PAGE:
> The world is getting smaller and smaller and timezone differences are
> things which must be factored in.
>
> Let's say it's your mother's or wife's birthday on June 20... You want
> to greet her at the stroke of midnight. You would want your PPC to
> remind you about the appointment based on your mother's/wife's
> timezone.
>
> If you happen to live in the same locale... then you will be sharing
> the same time zone... But if you move to another location with a
> different timezone... let's say with a 3hr difference... I don't think
> your 12am on that other timezone will match your mom's/wife's timezone
> and your greeting her will be either 3 hrs early or 3 hrs late.
>
> The correct way to use the timezone system is to jump to the other
> time zone where the appointment is supposed to take place and place it
> there. When you go to your own time zone... I know it will look weird
> but it is very much correct. And if you synch it to your desktop PC
> and activate show alternate timezone on Outlook, you will see two
> timezones running side-by-side and will be easier for your secretary t
> track you down if you are in the meeting and can even make it easier
> to coordinate with her... like "email me the latest reports an hour
> before my meeting" which based on time zones... will mean that you are
> totally synchronized.
>

WADR, That's not intuitive and not the way the vast majority of us think
or do things. I'm on the East coast. If I have a meeting tomorrow at
1500, that's what I enter. Next Monday I'm going to LA. Tuesday I'll have
a meeting at 0900. Guess what, I'll enter it as 0900. I want to change to
displayed time to be in sync with the people at that location. OTOH,
until I get there, I don't want to see that meeting displayed as 0600 and
have to think about converting all the time.
Anonymous
June 4, 2004 3:35:44 AM

Archived from groups: microsoft.public.pocketpc (More info?)

I'm not sure how many people will find themselves in this situation, but
having an appointment appear at 9:00am with no reference to the time may
just be a recipe for more confusion.

Here is an example... If any 2 appointments, regardless of which time zone
it takes place in, appears in a calendar, how will the user know which is
which?

June 8, 2004 - 9:00am-10:00am Meet with John (L.A. time)
June 8, 2004 - 10:00am-10:30am Conference call with Home Office (Home time)

When two events occuring in different timezones are placed on a particular
date, and the Time Zone settings are ignored... such as the result of just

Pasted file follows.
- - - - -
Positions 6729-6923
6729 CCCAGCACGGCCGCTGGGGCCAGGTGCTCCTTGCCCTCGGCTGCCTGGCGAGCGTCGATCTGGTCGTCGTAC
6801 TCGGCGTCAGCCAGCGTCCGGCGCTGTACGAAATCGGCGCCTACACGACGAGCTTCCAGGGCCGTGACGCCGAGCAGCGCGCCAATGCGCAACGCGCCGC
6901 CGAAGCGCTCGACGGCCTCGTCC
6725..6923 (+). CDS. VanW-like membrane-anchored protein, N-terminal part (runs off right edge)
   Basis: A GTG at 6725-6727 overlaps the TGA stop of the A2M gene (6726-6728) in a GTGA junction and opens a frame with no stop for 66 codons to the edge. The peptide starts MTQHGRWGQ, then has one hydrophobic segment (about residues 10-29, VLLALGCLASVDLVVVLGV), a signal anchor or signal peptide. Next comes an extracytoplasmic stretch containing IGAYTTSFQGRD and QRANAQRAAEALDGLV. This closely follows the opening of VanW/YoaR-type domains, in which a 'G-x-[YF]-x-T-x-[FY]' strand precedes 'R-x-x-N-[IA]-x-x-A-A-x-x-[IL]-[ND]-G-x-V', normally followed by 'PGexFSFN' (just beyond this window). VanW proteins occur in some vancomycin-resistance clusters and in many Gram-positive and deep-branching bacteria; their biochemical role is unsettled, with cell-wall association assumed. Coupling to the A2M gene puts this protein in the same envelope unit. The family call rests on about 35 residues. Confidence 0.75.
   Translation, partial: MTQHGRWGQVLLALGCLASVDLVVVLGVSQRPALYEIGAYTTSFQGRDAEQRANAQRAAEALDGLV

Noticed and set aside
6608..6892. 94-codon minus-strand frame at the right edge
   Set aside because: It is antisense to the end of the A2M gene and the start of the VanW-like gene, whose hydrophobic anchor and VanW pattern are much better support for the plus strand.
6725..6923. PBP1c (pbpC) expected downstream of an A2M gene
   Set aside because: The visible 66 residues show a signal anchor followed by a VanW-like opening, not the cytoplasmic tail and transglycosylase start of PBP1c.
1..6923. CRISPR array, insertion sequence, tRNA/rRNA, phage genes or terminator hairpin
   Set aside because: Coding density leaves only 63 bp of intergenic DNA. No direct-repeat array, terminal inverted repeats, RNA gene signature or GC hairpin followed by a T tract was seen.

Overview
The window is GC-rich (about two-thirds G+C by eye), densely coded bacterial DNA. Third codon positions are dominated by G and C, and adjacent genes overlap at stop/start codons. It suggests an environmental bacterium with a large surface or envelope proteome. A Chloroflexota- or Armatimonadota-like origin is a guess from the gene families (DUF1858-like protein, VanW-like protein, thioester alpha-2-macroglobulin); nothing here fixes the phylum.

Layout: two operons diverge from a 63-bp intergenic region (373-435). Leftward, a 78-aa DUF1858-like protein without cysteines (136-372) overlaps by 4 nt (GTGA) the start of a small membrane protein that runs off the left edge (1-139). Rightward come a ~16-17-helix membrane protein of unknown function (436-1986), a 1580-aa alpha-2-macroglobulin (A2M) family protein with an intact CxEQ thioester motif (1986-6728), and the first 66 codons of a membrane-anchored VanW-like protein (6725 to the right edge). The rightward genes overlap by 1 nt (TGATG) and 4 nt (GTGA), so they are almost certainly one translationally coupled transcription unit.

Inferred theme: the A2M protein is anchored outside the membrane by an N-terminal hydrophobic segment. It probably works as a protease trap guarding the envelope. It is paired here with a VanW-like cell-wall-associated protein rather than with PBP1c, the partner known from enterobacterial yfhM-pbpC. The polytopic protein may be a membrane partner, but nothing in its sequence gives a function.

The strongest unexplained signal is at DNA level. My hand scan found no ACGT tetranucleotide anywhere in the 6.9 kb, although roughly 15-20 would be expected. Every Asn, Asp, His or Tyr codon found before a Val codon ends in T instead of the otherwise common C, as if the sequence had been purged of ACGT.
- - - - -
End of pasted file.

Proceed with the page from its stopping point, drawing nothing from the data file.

changing the clock time instead of the Time Zone, all schedules will get
mixed up.

Sometimes it isn't too noticeable with people moving within a large country
such as the US... but people who deal with other people in timezones which
are totally way off... the TimeZone principle makes the best sense...

Here is why...

I'm here in the Philippines... we are on +8GMT
If a chat is happening and being hosted in the US... Redmond to be
specific... the time zone of Redmond would be 15hrs due to DST... (but would
normally be 16hrs)

Chat time in US is set for 3:00pm June 21, 2004 PST... I go and set my
visiting time to Redmond's time... and go to the date... June 21, 2004...
3:00pm Chat with MVPs.

I enter that, and move back to my TimeZone... guess when I should be up and
waiting?

I have to be up at 6:00am of June 22, 2004 my time. And because of the Time
Zone, I've got it all right.

But then again... I'd like to see what that visiting time is... It would be
nice if I could see (June 21, 2004, 3:00pm) on my schedule... maybe if and
when this gets integrated in Pocket Outlook, people will be more confortable
with time zones...

--
Carlo Ma. Guerrero
Microsoft MVP, Mobile Devices


"Asher N" <compguy666@hotmail.com> wrote in message
news:Xns94FD5956C4A14anadamyahoocom@66.185.95.104...
"Carlo Ma. Guerrero [MVP]" <ppcsurfr@hotmail.com> wrote in
news:eisud6USEHA.2716@tk2msftngp13.phx.gbl:

> I think that is why it is called TimeZone...
>
> Appointments for a specific timezone MUST be created in the correct
> timezone...
>
> That's how things work...
>
> The world is getting smaller and smaller and timezone differences are
> things which must be factored in.
>
> Let's say it's your mother's or wife's birthday on June 20... You want
> to greet her at the stroke of midnight. You would want your PPC to
> remind you about the appointment based on your mother's/wife's
> timezone.
>
> If you happen to live in the same locale... then you will be sharing
> the same time zone... But if you move to another location with a
> different timezone... let's say with a 3hr difference... I don't think
> your 12am on that other timezone will match your mom's/wife's timezone
> and your greeting her will be either 3 hrs early or 3 hrs late.
>
> The correct way to use the timezone system is to jump to the other
> time zone where the appointment is supposed to take place and place it
> there. When you go to your own time zone... I know it will look weird
> but it is very much correct. And if you synch it to your desktop PC
> and activate show alternate timezone on Outlook, you will see two
> timezones running side-by-side and will be easier for your secretary t
> track you down if you are in the meeting and can even make it easier
> to coordinate with her... like "email me the latest reports an hour
> before my meeting" which based on time zones... will mean that you are
> totally synchronized.
>

WADR, That's not intuitive and not the way the vast majority of us think